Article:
First time using GitHub to collaborate with your team in software projects? This is one of many ways to collaborate on a project using GitHub. But it’s one I would suggest if you’re just starting out working with a team and haven’t established a git flow yet or know where to start in establishing one.
In this final article explores collaboration of software teams projects in GitHub, especially for working in teams, making it all the more efficient, productive and, most importantly, fun! Here’s how you collaborate on GitHub.
Step 1: Initialize a new project
Create a new project/directory from the command line:
‘$ rails new github_guide’
Go to GitHub and click the ‘+’ button in the top right corner and select ‘New Repository’. Then fill out the Repository name and the Description fields. Keep it public, and do not “Initialize this repository with a README”. Don’t change anything else. Click “Create repository”.
Next you’ll see the setup page. These are instructions for connecting Repo you just created in GitHub (Remote) to the directory you created in your terminal (Local).
Paste the lines in the red box line by line starting with “echo…” into the terminal while you’re cd’ed into the directory you just created locally. Your terminal should look like this when you’re done:
This adds a ‘.git’ folder to your repo, connects you to your remote GitHub Repo and also gives you a ‘.gitignore’ file.
And of you go to your GitHub Repo page, you’ll see the ReadMe that you initialized with and the reference to the first commit you made.
Now let’s get this Repo up to date. Go back to your terminal and git add, git commit, and git push:
Now check out your repo. It should have all the files you created your local directory with along with a new commit id (9c2e2f6):
You’re initialized and ready to start working!
Step 2: Setup Your Team
You’re a team player, so you’re going to need to add your team to your repo so they can collaborate. Once your team is added as collaborators they’ll be able to push, merge, and a ton of other destructive things so make sure you’re only adding your teammates.
Click on the “Settings” tab of your rep, then “Collaborators” then search for GitHub users and add them by clicking “Add Collaborator”:
They’ll receive an email letting them know you added them and will be listed as a collaborator.
And now you’re ready to collaborate!
Step 3: Collaborating
When you’re using git to work on the same project with multiple people, there’s one central rule you must follow:
The master branch should always be deployable. The way to keep Master deployable is to create new branches for new features and merge them into Master when they’re completed. Here’s how that works.
To start, branches should always represent features. For example, if you want to add the ability for a user to login you should probably create a branch called “user_authentication” and in that branch you should only update what you need to enable a user to login.
So let’s say you want to create the User model. In your terminal create a new branch:
“co” is short for “checkout” which is used to switch between branches. Adding the “-b” and a name at the end creates a new branch and then moves into that new branch for us. You should be able to verify this with the command:
Which should produce:
You’re now in your new branch and can start coding away.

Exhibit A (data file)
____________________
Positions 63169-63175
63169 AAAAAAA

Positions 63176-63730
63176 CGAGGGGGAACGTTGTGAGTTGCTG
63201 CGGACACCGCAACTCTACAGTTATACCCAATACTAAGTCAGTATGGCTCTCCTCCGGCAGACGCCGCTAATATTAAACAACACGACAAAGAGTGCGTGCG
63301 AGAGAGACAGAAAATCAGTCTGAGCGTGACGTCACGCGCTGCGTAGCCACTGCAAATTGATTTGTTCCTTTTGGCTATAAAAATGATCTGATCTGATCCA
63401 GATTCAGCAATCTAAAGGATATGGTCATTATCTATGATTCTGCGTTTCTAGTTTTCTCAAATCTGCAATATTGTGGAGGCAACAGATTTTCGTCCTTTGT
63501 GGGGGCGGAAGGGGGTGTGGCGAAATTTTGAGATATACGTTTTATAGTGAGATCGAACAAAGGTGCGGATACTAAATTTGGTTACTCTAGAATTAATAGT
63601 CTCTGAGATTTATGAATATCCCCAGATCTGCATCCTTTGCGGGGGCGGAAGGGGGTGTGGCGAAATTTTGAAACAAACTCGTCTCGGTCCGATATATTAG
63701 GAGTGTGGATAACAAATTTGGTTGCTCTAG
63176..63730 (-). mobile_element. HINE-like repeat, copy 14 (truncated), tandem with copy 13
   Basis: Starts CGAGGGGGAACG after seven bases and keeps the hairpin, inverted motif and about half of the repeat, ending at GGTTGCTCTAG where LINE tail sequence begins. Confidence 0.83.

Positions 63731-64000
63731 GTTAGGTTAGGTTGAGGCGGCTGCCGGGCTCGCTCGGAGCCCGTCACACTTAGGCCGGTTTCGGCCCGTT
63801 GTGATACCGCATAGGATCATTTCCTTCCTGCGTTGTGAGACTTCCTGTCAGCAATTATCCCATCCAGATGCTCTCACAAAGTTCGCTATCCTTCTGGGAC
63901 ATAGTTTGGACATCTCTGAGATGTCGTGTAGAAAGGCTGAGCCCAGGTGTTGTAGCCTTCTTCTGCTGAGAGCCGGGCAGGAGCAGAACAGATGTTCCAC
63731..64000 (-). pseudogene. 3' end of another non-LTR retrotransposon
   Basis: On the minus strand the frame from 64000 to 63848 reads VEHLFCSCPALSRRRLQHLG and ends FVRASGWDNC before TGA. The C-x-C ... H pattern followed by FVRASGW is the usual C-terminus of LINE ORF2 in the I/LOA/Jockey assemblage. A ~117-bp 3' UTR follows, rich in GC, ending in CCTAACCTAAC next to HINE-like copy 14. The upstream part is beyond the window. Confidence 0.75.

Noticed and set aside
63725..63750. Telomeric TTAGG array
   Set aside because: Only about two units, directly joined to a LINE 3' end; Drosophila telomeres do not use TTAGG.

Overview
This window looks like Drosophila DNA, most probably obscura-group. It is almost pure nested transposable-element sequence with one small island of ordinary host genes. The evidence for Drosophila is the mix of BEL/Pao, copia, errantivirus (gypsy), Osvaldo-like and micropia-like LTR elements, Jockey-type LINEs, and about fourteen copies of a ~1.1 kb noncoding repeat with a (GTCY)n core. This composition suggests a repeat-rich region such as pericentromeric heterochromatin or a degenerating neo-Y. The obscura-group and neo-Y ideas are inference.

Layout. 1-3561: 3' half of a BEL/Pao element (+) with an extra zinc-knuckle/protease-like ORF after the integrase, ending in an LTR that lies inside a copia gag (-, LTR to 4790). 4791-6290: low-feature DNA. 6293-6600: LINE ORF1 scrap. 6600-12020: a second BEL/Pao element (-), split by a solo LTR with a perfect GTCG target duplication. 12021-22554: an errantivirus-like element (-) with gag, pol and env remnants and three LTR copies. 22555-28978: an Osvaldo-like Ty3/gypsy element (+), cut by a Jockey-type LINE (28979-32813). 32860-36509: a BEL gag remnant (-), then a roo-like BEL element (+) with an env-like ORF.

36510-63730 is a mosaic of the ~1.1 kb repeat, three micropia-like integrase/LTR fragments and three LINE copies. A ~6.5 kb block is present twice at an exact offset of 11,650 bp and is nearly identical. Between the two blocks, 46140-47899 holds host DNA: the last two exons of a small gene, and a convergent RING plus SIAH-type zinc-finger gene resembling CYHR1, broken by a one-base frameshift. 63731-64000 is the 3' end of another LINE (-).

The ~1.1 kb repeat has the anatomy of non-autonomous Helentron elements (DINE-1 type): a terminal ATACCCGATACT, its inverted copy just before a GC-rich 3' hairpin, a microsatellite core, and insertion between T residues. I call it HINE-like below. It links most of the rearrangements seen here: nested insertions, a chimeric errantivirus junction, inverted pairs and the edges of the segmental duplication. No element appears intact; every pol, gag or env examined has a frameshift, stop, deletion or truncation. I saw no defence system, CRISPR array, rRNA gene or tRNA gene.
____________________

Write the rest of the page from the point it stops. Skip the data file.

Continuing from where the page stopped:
Determining your Git Flow is a huge part of working in a team, but here’s one Git Flow you could adopt for now:
First, determine who’s going to be in charge of handling merging. The less people acting independently on merging the better so for a team of 4 it would probably behoove you to have one official “Reviewer” or “Merge Master”.
Next, have everyone git push their branches:
Now go to the GitHub Repo page. You should see the branch you pushed up in a yellow bar at the top of the page with a button to “Compare & pull request”.
Click “Compare & pull request”. This will take you to the “Open a pull request” page. From here, you should write a brief description of what you actually changed. And you should click the “Reviewers” tab and select whoever your team decided would be the “Merge Master”. When you’re done, click “Create pull request”.
Go ahead and click the “Add your review” button
This will take you to the Pull Request page. How you move forward from here is up to you and your team. If you’re working remotely, this will be your main tool for letting the requester know if they need to make changes or if you’re going to merge their request.
When you click “Submit review” on the “Review changes” drop-down your review will now exist as a comment on the pull request thread.
When you’re satisfied with the pull request, go to the bottom of the pull request and click “Merge pull request”.
You’ll then see a “Pull request successfully merged and closed” message and a button to “Delete branch” which you should click.
Step 4: Rinse, Repeat
And that’s pretty much it. Keep doing the rinse and repeat by adding new branches for new features and then coming together as a team to merge them into master. Keep the master clean and deployable and don’t try to merge more than one branch at a time and you should be good to go.
Feel free to make a pull request if there’s anything you want to change or if you just want to test out your pull request skills using this repo.
I’d love to hear from you about how GitHub has benefitted you as a team. If you’re just getting started with GitHub, check out our previous posts of our series – Getting Started with GitHub – Hello World, Free vs Paid Accounts and Tips and Tricks, and learn more about GitHub.